Bankers Trust Co., which has aggressively pursued a leading position in the 401(k) business - second only to Fidelity Investments - is looking to corner the market.
The big bank already provides retirement products to over two million individuals and 300 of the nation's largest corporations, and it wants to do more.
"We think that long-term success is a balanced process between having our core competencies as a processor and a very competitive investment product array," said Timothy F. Keaney, managing director, who oversees the bank's defined-contribution business.
To that end, Bankers Trust is touting both its investment management and its technology prowess.
On the investment side, the bank has been emphasizing its own family of mutual funds.
Along with the its three life-cycle funds, money market funds, and two index funds, Bankers Trust has been promoting two actively managed funds - a small-cap fund and an international equity fund.
The two-year-old small-cap fund, an aggressive stock fund that invests in small companies with superior growth potential, is managed by well-known manager Mary Lisanti and has almost tripled its asset holdings since last year, to about $80 million.
"Bankers Trust has been known as a great manager of index funds," said John A. Huttlin, a vice president and product manager in the investment product area of the bank's retirement services unit. "But we also have actively managed funds, which a lot of people don't know about. They show we have an extremely well diversified asset management business."
Even so, Mr. Huttlin acknowledged that mutual funds do not yet make up a significant portion of the overall assets that Bankers Trust manages.
Of the $180 billion in assets the bank manages -- of which $155 billion are tax-exempt, only $5.8 billion are held in mutual funds.
"Mutual funds are still a fairly small percentage of our overall assets, but they are growing faster than any other structures," Mr. Huttlin said.
According to Mr. Huttlin, assets in mutual funds have grown by $1 billion since the end of last year.
"We have been aggressively gathering assets," Mr. Huttlin said. "Across the board at Bankers Trust, there is the recognition that mutual funds are an extremely important product for us."
Part of that recognition, according to Mr. Keaney, comes from a shift in the retirement arena toward more defined-contribution plans, including 401(k) plans.
Mr. Keaney said changing consumer attitudes about saving for retirement and a regulatory environment that has encouraged the trend, have helped fuel the move toward 401(k) plans.
Another factor is a trend toward daily valuation, which permits plan participants to monitor their funds on a daily basis and to shift them from one fund to another.
As recently as three years ago, valuation was done only on a quarterly basis.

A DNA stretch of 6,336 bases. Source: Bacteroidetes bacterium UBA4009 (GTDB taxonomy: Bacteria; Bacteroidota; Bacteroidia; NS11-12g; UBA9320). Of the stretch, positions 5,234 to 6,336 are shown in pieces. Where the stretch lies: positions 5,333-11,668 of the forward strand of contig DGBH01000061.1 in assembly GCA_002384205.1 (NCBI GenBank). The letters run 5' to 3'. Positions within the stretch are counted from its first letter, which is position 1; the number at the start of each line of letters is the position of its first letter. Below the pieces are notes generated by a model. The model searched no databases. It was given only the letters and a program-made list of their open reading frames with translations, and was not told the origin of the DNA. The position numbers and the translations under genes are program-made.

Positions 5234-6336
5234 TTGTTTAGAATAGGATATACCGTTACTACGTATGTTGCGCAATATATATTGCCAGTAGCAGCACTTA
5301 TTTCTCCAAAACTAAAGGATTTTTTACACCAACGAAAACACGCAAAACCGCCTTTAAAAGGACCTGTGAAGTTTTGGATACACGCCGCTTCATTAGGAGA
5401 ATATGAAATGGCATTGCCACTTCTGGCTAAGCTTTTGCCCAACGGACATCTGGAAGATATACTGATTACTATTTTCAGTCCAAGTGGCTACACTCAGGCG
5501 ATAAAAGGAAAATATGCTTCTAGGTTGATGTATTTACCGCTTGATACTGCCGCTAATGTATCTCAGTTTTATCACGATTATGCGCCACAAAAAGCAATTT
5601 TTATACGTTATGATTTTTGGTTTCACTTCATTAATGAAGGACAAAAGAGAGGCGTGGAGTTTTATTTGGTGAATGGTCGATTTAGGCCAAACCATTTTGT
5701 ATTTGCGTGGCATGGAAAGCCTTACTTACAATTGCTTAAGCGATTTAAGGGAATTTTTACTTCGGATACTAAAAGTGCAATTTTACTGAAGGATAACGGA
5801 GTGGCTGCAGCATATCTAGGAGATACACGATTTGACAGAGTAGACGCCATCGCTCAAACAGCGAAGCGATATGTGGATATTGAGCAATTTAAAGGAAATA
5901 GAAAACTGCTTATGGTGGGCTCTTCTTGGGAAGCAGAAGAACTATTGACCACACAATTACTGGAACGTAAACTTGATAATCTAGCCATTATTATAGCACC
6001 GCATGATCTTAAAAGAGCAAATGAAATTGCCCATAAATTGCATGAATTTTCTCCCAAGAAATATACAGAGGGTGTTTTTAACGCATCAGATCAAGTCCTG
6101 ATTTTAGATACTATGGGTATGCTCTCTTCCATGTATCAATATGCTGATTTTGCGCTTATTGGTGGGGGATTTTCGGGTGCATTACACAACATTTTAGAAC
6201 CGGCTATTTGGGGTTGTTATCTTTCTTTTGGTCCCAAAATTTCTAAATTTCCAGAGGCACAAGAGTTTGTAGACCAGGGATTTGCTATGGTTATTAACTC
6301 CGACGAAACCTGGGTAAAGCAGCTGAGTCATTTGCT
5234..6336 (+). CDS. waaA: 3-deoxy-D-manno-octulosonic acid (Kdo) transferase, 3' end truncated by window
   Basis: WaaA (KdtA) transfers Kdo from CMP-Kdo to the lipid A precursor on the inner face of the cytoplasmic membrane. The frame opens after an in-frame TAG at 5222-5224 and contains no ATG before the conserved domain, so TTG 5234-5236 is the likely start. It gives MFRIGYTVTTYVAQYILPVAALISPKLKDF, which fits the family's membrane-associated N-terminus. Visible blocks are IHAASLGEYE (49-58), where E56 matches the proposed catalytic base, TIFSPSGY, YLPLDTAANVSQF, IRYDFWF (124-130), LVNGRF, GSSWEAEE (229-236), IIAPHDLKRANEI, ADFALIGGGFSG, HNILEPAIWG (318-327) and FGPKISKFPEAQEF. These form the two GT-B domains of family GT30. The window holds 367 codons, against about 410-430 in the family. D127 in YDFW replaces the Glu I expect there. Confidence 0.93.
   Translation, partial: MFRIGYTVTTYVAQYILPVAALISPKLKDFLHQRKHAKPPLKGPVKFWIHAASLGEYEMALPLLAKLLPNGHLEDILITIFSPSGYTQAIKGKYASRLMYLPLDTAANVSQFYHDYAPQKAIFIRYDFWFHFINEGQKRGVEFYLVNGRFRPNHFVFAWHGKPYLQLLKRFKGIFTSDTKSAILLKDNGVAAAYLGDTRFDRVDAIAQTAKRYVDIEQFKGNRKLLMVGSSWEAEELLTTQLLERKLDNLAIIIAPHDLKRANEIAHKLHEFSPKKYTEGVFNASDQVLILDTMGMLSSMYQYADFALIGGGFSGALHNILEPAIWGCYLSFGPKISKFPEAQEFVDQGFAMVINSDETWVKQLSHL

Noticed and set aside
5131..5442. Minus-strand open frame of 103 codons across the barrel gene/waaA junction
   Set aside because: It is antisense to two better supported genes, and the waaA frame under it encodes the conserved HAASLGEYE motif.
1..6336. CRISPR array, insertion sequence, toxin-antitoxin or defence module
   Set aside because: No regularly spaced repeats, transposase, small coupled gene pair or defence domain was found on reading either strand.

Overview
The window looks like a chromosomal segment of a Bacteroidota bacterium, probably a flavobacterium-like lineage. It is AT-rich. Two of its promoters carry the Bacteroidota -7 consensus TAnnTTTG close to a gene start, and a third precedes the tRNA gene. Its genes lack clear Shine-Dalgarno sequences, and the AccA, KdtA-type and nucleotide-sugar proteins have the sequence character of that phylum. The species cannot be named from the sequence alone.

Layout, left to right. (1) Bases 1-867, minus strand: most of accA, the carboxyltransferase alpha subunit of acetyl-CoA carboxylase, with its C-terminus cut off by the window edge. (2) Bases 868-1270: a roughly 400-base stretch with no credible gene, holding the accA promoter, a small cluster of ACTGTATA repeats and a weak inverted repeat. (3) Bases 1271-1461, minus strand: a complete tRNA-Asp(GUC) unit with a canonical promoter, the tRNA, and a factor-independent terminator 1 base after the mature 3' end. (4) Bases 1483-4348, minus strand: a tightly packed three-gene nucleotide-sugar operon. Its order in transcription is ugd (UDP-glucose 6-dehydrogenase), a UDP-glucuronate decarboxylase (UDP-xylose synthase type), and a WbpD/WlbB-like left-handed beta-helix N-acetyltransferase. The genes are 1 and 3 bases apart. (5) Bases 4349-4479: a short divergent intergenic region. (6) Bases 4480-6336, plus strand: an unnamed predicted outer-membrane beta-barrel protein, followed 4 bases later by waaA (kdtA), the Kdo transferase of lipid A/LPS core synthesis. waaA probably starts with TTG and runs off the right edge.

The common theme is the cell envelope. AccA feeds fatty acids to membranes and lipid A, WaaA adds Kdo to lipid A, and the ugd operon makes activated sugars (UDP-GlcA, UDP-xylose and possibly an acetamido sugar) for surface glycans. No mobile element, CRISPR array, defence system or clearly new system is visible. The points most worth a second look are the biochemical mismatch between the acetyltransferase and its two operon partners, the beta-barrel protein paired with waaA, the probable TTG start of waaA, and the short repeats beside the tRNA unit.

Bankers Trust says that following trends may be helpful, but that anticipating customer needs is also important in shaping strategy.
It has developed some innovative approaches to satisfy those needs. One technological "first," for instance, is the recent introduction of customer voice recognition in the 401(k) administration area.
The system, created as part of a voice response unit for participants in Texas Instruments' 401(k) plans, enables customers to access their plans from anywhere. The system has been created with two types of customers in mind: older people, who either do not like to use touch-tone telephones or don't have access to them, and people who travel frequently.
Bankers Trust's system, introduced in March, is being used for one major client and has already become popular; the bank hopes it can convince other plan sponsors to adopt it. Meanwhile, State Street Bank and Fidelity are reported to have followed Bankers Trust's lead by introducing voice recognition.
Another first, according to Mr. Keaney, who joined the bank last year from Mellon Corp., has been the recent introduction of individual rates of return on employee statements, so that in addition to fund performance, customers will be able to see how much their contributions have yielded.
That development, according to Mr. Keaney, came about as a result of a request from a major client that wanted to show its participants the benefits of diversifying and asset allocation - shown in higher returns on statements.
Bankers Trust hopes it will be able to extend its market share by perfecting its technological and administrative facilities and farming them out.
Mr. Keaney has been promoting such outsourcing as the wave of the future, preaching Bankers Trust's client/server technology that combines existing capabilities and new developments - like voice recognition - and an enhanced reporting system.
He said most retirement plan managers are considering such outsourcing, and that Bankers Trust is hoping to join the trend and apply his firm's 401(k) capabilities to other areas of retirement processing.
"We find that companies want to do more business with fewer organizations," Mr. Keaney said. "We don't want our competitors nipping away at our master trust business and our defined-contribution business, so we want to be in a position to provide more solutions to our clients."n